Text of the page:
Leroy Colombo, Galveston’s best-known lifeguard
LeRoy Colombo (December 23, 1905—July 12, 1974) of Galveston, Texas, was a champion long-distance and endurance swimmer and lifeguard. He is credited with saving 907 lives, a feat formerly listed in the Guinness Book of World Records. Stories about his incredible feats in rescuing victims of disasters, both on sea and land, became part of local lore. Was Colombo treated like a hero? Hardly. A grateful dog owner gave him $25 for rescuing her poodle from drowning; an elderly woman gave him $30 for retrieving her false teeth from the surf. What about gratitude for rescuing humans? Well, a father gave him two cans of beer for rescuing his two daughters from drowning. After seeing Colombo rescue a newsboy, bystanders took up a collection, totaling $1.00. Nothing stopped him, though. After being forced to retire at age 62 because of a heart condition, he continued to swim every day, practically until the day of his death, always on the alert for anyone who needed rescuing—grateful or not.
There’s also the tale of a 10-mile race along the Mississippi River. Colombo was reported to have dislocated a shoulder at the 8-mile mark, and he had to finish the race with one arm. He didn’t win, but then again, neither did another competitor, Johnny Weismuller, a five-time Olympic medalist who went on to fame in the “Tarzan” movies. [Read the article about Museum to honor Galveston lifeguard]
Dorian “Doc” Paskowitz, who surfed with Colombo as a child living in Galveston during the 1930s, also will be honored at the museum as one of the state’s first surfers. Paskowitz went on to surf all over the world. He took second place in the 1941 Pacific Coast Surf Riding Championships. He also earned a medical degree, established surf schools and wrote a book, among other accomplishments.
The spot is appropriate because Colombo patrolled beaches in the area while he was working as a lifeguard for the city of Galveston, said Donald Mize, who requested the street naming. [Read the article about Street renamed after legendary lifeguard]
The Rosenberg Library exhibited a championship trophy won by LeRoy Colombo in 1927.
The Noon Optimist Club and the city of Galveston erected a plaque
in Colombo’s honor not long after his death in 1974.
A timeline history of LeRoy Colombo:
-1912 At the age of seven, LeRoy Columbo suffered an attack of spinal meningitis which cost him his hearing and the use of both legs. He tried swimming (and his three brothers worked with him) and within a year he was able to walk again.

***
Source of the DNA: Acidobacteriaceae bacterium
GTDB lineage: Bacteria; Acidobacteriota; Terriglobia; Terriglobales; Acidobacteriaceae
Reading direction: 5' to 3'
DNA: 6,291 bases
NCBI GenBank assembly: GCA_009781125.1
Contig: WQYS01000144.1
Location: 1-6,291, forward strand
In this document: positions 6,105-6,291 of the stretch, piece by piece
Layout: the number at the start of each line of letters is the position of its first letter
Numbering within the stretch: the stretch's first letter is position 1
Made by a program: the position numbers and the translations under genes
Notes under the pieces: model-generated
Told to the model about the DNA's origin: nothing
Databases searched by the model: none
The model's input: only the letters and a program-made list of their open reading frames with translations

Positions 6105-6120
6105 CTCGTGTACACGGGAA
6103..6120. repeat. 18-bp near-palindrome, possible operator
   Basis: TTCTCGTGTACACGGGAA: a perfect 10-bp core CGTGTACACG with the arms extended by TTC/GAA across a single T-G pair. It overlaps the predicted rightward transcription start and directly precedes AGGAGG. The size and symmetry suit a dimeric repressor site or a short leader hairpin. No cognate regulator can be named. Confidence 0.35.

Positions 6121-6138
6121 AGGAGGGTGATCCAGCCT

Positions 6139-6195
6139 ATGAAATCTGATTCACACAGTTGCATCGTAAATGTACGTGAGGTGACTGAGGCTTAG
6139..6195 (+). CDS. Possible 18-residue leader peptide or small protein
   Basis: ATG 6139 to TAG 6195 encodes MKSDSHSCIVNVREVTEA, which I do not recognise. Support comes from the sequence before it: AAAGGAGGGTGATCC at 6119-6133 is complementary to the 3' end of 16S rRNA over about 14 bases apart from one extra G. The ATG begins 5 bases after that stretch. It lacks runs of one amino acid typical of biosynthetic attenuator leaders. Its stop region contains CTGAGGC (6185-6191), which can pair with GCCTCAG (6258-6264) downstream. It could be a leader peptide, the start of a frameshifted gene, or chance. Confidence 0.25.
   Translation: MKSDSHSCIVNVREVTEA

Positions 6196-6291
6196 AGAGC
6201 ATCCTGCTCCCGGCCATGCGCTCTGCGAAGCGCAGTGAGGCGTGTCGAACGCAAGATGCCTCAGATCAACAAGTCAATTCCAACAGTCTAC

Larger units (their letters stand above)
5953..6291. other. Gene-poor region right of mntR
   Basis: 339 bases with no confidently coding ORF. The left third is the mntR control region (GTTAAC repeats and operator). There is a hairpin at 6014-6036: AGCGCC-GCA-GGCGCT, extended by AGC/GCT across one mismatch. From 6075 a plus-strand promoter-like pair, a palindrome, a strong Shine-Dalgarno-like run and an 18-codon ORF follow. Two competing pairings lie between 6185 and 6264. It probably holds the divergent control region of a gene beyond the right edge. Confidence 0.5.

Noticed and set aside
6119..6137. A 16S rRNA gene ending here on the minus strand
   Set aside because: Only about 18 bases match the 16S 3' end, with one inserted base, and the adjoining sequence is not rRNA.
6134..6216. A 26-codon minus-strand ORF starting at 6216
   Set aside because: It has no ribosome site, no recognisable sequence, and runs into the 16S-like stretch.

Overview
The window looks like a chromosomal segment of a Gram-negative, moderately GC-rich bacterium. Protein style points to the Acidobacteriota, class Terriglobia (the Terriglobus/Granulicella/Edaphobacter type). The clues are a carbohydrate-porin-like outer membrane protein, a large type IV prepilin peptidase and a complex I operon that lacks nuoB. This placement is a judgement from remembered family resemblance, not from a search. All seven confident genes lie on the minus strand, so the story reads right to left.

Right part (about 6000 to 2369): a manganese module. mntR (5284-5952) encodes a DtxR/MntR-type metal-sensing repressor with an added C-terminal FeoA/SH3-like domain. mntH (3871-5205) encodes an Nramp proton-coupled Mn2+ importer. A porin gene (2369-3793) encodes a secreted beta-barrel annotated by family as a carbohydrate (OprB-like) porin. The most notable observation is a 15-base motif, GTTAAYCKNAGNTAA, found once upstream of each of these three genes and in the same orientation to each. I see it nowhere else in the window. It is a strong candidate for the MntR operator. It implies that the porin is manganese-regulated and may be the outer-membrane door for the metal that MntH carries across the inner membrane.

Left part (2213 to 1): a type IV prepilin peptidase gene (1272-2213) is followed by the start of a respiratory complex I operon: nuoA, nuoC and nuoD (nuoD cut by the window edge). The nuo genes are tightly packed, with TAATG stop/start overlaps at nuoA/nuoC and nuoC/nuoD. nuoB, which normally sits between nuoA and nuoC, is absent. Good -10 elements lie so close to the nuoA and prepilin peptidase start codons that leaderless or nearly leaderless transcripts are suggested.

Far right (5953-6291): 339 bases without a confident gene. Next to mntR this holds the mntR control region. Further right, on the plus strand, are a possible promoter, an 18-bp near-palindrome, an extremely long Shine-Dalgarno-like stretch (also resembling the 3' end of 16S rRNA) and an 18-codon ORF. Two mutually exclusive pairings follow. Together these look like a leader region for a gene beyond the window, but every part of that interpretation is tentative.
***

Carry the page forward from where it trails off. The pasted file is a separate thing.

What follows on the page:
-He eventually became the first deaf lifeguard as well as earning the title “the World’s Greatest Lifeguard.” He saved 907 lives in a 40 year career, a record noted in the Guinness Book of World Records.
-In 1923 he became the first deaf person to join Galveston’s elite “Surf Toboggan Club.” He qualified by swimming continuously for three hours with no stops or floating. And in 1923 he became a lifeguard for the city of Galveston.
-He was among the first to ride surfboards at Galveston beaches.
-In 1927, Colombo completed a 15-mile swim in the Gulf of Mexico in just 11-and-a-half hours.
-In 1928 he rescued two crewmen after a tugboat exploded in flames (this required swimming beneath burning oil).
-LeRoy made his first rescue (of a drowning boy) at the age of 12.
-LeRoy almost drowned 16 times during rescues.
-He became a competitive swimmer at Texas School for the Deaf, setting multiple records for speed and distance.
-He retired at 62 and continued to swim in the ocean daily until he died on July 12, 1974. Flags in Texas were flown at half staff upon his death and a plaque erected on the Galveston beach he patrolled for forty years.
-The Noon Optimist Club and the city of Galveston erected a plaque in Colombo’s honor not long after his death in 1974.
– In 2005, the legendary Galveston lifeguard will be the subject of a display in a surf museum to open in Corpus Christi.
-The beach patrol’s annual fund-raiser, a 5K run, bears Colombo’s name.
-In 2006, the Texas School for the Deaf unveiled a new swimming center, which was named for Colombo.
-In May 2008, the Rosenberg Library will exhibit a championship trophy won by LeRoy Colombo in 1927.
-The street will be referred to as Leroy Colombo’s View and 57th Street on signs.